This can be solved by replacing standard telnet-type applications with encrypted versions of the same thing. In this case, the attacker can still take over the session, but he'll see only ``gibberish'' because the session is encrypted. The attacker will not have the needed cryptographic key(s) to decrypt the data stream from G, and will, therefore, be unable to do anything with the session.
This is suited well toward a number of applications, such as a telnet session. A user wants to be sure every keystroke is received by the remote host, and that it gets every packet sent back, even if this means occasional slight delays in responsiveness while a lost packet is resent, or while out-of-order packets are rearranged.
It is not suited well toward other applications, such as streaming audio or video, however. In these, it doesn't really matter if a packet is lost (a lost packet in a stream of 100 won't be distinguishable) but it does matter if they arrive late (i.e., because of a host resending a packet presumed lost), since the data stream will be paused while the lost packet is being resent. Once the lost packet is received, it will be put in the proper slot in the data stream, and then passed up to the application.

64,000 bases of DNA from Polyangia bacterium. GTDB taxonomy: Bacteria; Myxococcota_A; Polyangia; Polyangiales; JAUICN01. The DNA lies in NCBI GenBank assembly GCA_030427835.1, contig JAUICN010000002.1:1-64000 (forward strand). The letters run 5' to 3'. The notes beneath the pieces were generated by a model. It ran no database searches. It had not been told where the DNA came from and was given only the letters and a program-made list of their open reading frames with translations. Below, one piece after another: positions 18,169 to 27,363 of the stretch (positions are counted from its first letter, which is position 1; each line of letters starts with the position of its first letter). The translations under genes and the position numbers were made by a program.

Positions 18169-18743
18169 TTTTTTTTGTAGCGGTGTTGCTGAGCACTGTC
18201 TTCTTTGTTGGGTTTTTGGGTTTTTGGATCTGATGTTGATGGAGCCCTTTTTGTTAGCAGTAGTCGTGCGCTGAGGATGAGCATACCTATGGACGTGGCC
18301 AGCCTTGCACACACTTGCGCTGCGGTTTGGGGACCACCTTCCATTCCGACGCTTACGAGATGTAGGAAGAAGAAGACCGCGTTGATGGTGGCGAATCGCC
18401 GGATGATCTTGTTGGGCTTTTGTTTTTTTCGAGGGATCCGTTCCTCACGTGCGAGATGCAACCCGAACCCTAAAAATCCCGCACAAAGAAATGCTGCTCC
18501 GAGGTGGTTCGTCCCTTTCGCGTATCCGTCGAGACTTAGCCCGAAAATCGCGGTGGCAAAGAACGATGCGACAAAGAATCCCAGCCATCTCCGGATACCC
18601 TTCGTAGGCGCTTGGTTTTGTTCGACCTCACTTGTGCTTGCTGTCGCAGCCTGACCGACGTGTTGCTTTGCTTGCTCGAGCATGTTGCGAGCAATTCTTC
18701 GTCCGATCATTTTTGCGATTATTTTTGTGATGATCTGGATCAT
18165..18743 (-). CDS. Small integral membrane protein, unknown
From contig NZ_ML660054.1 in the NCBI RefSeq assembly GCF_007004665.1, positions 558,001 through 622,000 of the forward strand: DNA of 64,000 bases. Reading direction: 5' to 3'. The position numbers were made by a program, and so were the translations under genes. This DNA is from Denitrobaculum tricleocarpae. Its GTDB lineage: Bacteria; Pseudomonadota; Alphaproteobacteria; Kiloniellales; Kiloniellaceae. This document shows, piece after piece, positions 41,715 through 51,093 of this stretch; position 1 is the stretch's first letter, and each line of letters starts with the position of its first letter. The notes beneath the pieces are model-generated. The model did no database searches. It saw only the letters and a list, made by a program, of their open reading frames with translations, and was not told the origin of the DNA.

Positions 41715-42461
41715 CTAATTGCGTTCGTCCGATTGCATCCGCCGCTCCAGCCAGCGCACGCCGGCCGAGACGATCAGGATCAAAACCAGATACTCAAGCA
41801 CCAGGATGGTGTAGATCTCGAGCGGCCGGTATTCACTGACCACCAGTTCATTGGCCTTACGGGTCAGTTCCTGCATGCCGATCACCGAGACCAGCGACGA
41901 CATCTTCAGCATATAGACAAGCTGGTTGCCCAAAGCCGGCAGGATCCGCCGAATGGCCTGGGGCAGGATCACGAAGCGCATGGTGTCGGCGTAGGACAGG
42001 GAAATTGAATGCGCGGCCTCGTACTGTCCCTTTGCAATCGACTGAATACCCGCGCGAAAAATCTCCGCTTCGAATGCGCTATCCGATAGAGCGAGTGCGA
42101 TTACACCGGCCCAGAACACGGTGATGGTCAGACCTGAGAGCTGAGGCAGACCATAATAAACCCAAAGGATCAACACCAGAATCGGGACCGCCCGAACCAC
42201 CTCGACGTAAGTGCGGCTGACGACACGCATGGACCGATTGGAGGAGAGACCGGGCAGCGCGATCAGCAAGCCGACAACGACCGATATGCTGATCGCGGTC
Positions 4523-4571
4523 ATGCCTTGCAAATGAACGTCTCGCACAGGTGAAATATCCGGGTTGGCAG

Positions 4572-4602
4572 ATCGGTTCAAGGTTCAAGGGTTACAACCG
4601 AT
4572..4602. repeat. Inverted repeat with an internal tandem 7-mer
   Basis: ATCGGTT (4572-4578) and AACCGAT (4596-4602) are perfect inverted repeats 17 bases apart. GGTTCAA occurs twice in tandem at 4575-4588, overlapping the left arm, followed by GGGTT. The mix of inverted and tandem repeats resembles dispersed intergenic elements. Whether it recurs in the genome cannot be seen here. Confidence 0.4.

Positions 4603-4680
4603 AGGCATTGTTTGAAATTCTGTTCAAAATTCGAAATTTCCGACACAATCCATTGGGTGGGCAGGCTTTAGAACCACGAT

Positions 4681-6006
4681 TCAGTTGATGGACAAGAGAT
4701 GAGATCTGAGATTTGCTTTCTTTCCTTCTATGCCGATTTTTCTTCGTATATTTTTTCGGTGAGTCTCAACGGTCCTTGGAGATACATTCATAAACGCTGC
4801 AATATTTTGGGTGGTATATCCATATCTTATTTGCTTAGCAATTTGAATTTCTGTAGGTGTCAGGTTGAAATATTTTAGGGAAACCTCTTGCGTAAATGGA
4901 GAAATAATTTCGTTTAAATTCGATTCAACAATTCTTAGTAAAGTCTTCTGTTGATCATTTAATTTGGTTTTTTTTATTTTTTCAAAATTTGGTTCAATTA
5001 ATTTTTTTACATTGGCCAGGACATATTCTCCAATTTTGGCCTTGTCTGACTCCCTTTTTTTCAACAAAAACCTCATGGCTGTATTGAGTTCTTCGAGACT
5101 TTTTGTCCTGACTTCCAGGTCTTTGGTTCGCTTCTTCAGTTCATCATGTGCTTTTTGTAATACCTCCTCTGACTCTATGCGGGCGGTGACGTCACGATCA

Every organization needs to decide for itself where between the two extremes of total security and total access they need to be. A policy needs to articulate this, and then define how that will be enforced with practices and such. Everything that is done in the name of security, then, must enforce that policy uniformly.
Such attacks were fairly common in late 1996 and early 1997, but are now becoming less popular.
Some things that can be done to reduce the risk of being stung by a denial of service attack include
- Not running your visible-to-the-world servers at a level too close to capacity
- Using packet filtering to prevent obviously forged packets from entering into your network address space. Obviously forged packets would include those that claim to come from your own hosts, addresses reserved for private networks as defined in RFC 1918 , and the loopback network (127.0.0.0).
- Keeping up-to-date on security-related patches for your hosts' operating systems.